2) Obviously, if you tout a specific advantage due to sensor layout, it would be useful if a true comparison will actually reveal the advantage, and the advantage in one area should clearly not be detrimental in several other areas. (the color smearing).
 
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Alan Smallbone

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Re: Fuji XPro1 samples
« Reply #1 on: April 05, 2012, 04:40:02 pm »

Oscar,

I am not sure I understand it all but I was curious of the images show by DPreview, which ones in particular showed the artifacts that you are talking about? I am not trying to argue just trying to see what you are talking about. I am interested in the camera and was thinking of renting one.

Thanks,
Alan
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Alan Smallbone
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32BT

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Re: Fuji XPro1 samples
« Reply #2 on: April 06, 2012, 06:50:28 am »

Image 9992 would be a good example. The one with the bald trees next to the lake. It is designated as a velvia shot which may or may not exacerbate the problem, but that's not the point obviously. (note that the examples below are additional jpg compressed screen grabs, download the original file for actual examination).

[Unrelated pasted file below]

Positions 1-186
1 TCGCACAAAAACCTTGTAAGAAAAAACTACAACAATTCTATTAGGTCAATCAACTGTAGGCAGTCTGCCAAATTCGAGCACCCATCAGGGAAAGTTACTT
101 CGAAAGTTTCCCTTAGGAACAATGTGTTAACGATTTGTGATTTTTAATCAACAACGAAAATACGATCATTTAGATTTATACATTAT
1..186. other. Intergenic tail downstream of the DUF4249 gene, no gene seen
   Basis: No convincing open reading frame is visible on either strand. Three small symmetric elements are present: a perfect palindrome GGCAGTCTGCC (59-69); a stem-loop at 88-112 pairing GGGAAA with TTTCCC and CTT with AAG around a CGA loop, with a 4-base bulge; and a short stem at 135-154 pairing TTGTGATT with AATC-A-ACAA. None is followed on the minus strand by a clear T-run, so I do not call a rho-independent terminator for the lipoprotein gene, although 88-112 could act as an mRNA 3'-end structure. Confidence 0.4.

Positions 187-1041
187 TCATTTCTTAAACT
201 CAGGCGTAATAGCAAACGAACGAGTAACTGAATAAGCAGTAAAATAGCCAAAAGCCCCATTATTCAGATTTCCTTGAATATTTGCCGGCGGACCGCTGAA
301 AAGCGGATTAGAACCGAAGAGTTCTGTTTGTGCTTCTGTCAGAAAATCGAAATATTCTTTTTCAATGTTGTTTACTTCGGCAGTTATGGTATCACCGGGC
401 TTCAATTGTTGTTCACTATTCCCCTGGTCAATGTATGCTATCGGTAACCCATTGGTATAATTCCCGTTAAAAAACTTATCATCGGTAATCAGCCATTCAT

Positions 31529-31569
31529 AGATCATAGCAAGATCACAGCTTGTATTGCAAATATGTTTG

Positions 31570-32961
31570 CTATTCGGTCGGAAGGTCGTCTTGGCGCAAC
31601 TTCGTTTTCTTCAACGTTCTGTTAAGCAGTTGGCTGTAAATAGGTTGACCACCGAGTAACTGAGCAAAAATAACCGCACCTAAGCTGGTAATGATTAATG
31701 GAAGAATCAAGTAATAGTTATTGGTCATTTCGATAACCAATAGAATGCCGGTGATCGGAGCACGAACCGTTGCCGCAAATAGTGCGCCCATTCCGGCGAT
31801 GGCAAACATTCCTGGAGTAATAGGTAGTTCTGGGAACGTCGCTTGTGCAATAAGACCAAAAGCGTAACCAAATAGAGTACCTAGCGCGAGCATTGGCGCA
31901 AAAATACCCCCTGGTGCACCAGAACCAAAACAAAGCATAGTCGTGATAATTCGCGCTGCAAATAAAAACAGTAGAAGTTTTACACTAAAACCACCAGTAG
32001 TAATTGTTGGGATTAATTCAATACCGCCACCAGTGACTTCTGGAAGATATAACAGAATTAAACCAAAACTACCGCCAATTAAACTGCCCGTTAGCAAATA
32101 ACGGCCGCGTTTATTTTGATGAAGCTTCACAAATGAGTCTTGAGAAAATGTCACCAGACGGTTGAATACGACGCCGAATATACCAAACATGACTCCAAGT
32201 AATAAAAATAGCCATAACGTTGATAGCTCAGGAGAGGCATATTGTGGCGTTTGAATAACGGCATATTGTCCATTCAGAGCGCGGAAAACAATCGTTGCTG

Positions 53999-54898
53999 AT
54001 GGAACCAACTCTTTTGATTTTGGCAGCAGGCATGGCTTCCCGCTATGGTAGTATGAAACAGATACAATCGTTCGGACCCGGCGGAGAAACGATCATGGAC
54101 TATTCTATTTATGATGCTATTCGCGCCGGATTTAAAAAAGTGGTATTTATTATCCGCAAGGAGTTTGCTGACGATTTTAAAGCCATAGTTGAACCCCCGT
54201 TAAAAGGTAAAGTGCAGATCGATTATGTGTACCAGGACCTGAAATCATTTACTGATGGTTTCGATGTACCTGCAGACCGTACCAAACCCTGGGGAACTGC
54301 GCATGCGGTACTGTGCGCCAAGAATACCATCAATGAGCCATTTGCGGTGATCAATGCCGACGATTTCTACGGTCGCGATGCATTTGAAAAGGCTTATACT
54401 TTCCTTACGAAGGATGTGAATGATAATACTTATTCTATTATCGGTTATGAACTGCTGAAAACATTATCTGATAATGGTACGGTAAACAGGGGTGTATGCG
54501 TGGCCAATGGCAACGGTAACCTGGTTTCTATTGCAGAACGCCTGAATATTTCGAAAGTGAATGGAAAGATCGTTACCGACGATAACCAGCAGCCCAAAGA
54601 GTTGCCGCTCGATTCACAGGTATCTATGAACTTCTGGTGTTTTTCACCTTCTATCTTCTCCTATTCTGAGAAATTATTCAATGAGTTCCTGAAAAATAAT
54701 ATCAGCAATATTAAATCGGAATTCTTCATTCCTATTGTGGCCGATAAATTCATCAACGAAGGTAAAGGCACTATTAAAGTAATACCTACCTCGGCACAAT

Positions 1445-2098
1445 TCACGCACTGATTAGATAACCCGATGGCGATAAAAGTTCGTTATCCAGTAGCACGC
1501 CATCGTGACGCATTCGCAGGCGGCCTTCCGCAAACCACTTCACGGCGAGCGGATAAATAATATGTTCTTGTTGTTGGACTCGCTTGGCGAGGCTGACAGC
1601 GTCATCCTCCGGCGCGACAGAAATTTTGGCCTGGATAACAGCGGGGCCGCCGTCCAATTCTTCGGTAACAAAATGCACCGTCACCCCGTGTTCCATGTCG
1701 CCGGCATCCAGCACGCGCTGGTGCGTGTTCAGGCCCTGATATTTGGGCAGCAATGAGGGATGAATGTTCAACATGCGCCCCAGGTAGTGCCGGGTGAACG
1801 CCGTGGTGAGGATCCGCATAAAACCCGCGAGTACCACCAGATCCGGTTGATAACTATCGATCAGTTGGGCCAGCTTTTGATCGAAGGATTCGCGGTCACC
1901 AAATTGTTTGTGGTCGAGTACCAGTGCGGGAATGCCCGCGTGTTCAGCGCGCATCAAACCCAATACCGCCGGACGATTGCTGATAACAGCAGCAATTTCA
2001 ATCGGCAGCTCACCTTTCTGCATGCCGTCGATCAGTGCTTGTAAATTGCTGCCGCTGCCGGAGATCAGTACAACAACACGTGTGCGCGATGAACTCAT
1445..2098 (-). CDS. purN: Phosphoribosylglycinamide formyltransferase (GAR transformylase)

Example 1 indicates the problem areas with markers. Note that this is definitely NOT in pixel peeping territory. And I'm pretty sure this should appear in a normal sized print as well.

Example 2 shows how it also affects the waterfront. But in general you can easily see it all over the image. Note for example the unnatural appearance of the clouds. Both the clouds themselves, as well as the edges with blue sky. Or note how the tree trunks change color depending on the background due to color blurring.